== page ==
What the ultimate goal of civil discourse is, however, remains unclear. Is there any resolution other than the legalization of full-scale same-sex marriage that will please the activists? I'm doubtful. And the same is true for the other side, which appears to have reached its limit of compromise in its hesitant willingness to accept some sort of civil unions (which would have been anathema not all that long ago).

One possibility of compromise has surfaced quite a bit recently in the blogs attracting Mormons is that of basically abolishing marriage as a legal institution and have civil unions for all (see, for example, this comment), leaving the institution of marriage to the churches. (Such proposals have not come the church itself, which has has had a nuanced on civil unions.) Recently, Douglas Kmiec, a constitutional-law professor at Pepperdine University, proposed something very similar, suggesting that the California governor could by executive ruling, at least on a preliminary basis, make the state's civil-union law apply to all. Specifically:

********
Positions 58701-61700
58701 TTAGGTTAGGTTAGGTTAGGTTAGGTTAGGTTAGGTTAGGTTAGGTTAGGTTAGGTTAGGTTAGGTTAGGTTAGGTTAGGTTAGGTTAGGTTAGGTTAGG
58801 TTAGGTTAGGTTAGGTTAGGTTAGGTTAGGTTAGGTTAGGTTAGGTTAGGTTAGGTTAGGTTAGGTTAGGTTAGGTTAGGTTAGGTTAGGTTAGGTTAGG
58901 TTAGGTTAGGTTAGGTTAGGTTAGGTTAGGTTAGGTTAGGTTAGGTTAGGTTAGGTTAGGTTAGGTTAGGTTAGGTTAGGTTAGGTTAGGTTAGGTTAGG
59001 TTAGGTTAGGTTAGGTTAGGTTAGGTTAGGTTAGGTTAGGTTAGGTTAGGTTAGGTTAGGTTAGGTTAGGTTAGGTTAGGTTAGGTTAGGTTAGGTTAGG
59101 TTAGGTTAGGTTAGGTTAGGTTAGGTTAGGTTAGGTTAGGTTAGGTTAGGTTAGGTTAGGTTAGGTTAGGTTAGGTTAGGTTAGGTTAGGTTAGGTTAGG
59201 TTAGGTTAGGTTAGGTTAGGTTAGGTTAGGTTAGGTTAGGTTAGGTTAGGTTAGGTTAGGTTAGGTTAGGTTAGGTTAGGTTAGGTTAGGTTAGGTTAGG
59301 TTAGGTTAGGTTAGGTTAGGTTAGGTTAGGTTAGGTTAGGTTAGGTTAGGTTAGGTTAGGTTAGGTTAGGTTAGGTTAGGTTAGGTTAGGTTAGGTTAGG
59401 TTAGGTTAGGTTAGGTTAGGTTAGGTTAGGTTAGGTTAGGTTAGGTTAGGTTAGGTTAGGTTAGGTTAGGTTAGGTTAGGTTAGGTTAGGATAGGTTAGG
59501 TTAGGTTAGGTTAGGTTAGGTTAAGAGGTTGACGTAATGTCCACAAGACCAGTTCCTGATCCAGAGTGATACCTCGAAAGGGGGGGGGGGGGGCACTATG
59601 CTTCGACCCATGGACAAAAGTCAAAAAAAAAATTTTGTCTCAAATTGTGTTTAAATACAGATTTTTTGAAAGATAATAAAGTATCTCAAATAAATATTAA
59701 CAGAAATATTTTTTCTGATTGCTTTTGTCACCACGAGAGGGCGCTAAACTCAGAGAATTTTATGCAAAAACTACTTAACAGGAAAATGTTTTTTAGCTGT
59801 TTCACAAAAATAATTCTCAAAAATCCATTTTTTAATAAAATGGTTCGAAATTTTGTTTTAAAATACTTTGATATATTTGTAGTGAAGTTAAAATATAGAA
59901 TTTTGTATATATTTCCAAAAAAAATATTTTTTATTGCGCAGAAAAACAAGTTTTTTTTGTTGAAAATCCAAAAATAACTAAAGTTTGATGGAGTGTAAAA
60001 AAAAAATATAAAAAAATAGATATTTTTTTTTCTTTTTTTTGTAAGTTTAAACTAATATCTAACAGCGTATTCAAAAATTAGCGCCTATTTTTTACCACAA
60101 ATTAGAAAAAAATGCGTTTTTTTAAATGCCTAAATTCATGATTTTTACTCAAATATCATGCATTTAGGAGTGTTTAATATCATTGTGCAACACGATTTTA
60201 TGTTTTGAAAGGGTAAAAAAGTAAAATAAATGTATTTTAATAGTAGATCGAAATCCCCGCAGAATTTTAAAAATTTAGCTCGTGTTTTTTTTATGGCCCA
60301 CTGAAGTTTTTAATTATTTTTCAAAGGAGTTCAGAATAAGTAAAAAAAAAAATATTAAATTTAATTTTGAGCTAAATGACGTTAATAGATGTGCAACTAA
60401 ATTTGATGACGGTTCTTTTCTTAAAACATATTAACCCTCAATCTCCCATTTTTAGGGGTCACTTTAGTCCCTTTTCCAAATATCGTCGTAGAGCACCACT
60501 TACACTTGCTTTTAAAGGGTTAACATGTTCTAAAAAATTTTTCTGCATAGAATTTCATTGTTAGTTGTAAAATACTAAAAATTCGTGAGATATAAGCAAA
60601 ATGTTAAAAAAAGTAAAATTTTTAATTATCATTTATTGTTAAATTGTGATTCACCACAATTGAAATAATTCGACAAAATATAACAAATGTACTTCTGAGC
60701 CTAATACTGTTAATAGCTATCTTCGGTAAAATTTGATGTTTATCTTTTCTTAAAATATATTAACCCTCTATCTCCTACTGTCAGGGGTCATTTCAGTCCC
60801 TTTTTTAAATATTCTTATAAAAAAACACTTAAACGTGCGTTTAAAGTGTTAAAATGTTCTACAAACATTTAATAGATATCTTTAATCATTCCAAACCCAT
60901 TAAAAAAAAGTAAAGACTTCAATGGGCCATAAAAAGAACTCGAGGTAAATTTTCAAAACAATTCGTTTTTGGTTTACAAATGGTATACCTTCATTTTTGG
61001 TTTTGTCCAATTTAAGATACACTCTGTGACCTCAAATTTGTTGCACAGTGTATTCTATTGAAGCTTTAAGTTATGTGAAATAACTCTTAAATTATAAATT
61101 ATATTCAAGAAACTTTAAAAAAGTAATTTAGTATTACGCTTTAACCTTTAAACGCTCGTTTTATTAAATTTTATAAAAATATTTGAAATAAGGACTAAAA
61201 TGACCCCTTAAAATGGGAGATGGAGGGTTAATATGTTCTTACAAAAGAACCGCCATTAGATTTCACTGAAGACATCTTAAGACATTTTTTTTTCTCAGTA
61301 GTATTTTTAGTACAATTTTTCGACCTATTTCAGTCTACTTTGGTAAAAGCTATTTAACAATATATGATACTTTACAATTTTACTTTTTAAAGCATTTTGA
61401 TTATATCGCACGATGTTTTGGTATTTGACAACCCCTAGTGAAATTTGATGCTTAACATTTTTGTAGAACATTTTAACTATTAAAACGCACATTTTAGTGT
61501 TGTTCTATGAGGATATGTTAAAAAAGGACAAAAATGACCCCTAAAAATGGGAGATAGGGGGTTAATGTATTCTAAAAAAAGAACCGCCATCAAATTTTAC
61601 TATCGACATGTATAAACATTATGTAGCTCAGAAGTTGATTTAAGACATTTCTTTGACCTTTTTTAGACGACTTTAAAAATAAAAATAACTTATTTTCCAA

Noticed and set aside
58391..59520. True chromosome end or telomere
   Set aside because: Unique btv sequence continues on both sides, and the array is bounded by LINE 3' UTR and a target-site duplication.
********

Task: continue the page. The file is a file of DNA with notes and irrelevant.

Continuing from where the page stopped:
The governor has administrative authority to have regulations issued interpreting family law, and nothing in Prop. 8 precludes him from ensuring that homosexual and heterosexual couples are treated equally under state law so long as he stays clear of "marriage." This could be accomplished by limiting the state of California prospectively to the issuance of civil unions for all couples, rather than marriage licenses, leaving marriage, which in origin is predominantly a religious concept and not the real business of the state, to religion.

A radical move? Certainly, and who knows what its unintended consequences would be? But it seems no less radical than the redefining of marriage as endorsed by the top courts of California, Connecticut and Massachusetts.

11 November 2008

Pro-gay group seeks to "bridge that divide" in Utah